458912 Modeling Dissolution of Polymer Strip Films Loaded with Poorly Water-Soluble Drug Nanoparticles

Friday, November 18, 2016: 10:12 AM
Continental 5 (Hilton San Francisco Union Square)
Scott M. Krull, Ecevit Bilgili and Rajesh N. Davé, Chemical, Biological, and Pharmaceutical Engineering, New Jersey Institute of Technology, Newark, NJ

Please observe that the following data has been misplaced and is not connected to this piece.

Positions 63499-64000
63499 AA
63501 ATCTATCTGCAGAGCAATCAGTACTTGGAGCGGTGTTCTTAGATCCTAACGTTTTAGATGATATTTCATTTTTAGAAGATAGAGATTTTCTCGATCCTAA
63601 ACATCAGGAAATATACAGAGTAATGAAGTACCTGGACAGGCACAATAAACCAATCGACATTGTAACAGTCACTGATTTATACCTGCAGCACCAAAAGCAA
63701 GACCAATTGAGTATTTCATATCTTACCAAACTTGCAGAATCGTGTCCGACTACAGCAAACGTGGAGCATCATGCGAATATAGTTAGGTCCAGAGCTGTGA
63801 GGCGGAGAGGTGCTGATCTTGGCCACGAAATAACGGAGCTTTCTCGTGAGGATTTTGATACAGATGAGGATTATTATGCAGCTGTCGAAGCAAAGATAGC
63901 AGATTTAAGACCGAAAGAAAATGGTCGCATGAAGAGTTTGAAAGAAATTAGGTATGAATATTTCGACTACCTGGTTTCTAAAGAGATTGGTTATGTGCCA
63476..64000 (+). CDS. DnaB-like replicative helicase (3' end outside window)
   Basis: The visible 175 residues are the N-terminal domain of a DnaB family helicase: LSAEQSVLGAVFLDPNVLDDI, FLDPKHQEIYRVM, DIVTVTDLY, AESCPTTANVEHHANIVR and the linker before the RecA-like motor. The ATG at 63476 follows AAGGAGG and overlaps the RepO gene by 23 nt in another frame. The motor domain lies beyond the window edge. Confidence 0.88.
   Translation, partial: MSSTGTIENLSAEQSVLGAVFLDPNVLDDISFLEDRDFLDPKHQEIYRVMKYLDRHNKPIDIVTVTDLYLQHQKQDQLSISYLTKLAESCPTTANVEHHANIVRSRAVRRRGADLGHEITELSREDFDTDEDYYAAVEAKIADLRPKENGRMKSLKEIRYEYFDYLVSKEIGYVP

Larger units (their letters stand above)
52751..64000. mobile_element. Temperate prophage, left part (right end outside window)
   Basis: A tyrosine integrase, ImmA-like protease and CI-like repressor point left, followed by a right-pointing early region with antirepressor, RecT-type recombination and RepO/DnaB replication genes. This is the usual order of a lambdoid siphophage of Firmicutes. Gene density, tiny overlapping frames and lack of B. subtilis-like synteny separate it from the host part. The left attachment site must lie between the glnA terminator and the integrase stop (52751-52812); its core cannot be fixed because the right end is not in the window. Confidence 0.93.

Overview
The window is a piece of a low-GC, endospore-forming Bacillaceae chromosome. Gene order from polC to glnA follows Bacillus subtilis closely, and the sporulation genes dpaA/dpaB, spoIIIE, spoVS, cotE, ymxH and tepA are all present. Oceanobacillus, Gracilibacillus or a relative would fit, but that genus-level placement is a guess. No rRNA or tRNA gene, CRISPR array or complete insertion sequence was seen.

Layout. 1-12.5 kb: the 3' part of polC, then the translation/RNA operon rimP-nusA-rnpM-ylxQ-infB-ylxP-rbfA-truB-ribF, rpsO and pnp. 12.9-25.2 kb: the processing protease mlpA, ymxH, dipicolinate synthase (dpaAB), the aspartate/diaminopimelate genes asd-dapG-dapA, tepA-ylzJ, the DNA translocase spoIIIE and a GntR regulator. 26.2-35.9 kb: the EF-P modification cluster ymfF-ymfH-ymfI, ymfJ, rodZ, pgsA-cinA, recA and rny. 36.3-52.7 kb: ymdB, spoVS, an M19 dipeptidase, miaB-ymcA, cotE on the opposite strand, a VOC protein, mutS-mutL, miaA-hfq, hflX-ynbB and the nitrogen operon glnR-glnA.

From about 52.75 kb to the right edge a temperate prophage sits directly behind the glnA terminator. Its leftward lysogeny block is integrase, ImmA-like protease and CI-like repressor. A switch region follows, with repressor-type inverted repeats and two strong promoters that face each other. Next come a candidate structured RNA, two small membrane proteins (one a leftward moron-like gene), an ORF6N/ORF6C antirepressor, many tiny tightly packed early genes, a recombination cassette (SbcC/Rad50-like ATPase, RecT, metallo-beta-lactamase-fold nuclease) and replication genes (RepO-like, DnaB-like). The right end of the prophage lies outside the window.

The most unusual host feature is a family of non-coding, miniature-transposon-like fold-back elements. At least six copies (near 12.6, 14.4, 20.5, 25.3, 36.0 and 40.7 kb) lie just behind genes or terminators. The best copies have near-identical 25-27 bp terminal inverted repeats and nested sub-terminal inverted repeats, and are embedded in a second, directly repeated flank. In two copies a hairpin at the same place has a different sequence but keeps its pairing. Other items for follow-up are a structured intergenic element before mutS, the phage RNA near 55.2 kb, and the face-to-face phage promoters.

Thanks to a wide variety of excipients, APIs, and their interactions, reliable prediction of the performance of any solid dosage form is a significant challenge. This is especially true for swellable polymeric strip films containing poorly water-soluble drug nanoparticles, as several different mechanisms may potentially control the rate of drug release. These limiting mechanisms include diffusion of the dissolved drug out of the swollen polymer gel layer, erosion of the polymer matrix, and dissolution of the poorly water-soluble drug particles. The objective of this work is to develop a predictive model for drug release from nanoparticle-laden polymer strip films based on various formulation parameters and inherent drug/excipient properties. This model utilizes first principles to estimate evolution of film thickness, dissolved drug concentration, drug particle size, and water concentration throughout the film over time during the dissolution process. Diffusion of dissolved drug and solvent, drug particle dissolution, polymer erosion, and film swelling/shrinkage are all taken into consideration. Results from this model will be used to better understand the fundamental driving forces behind drug release from poorly water-soluble drug particle-laden polymer strip films, allowing for more intelligent formulation design of targeted applications.

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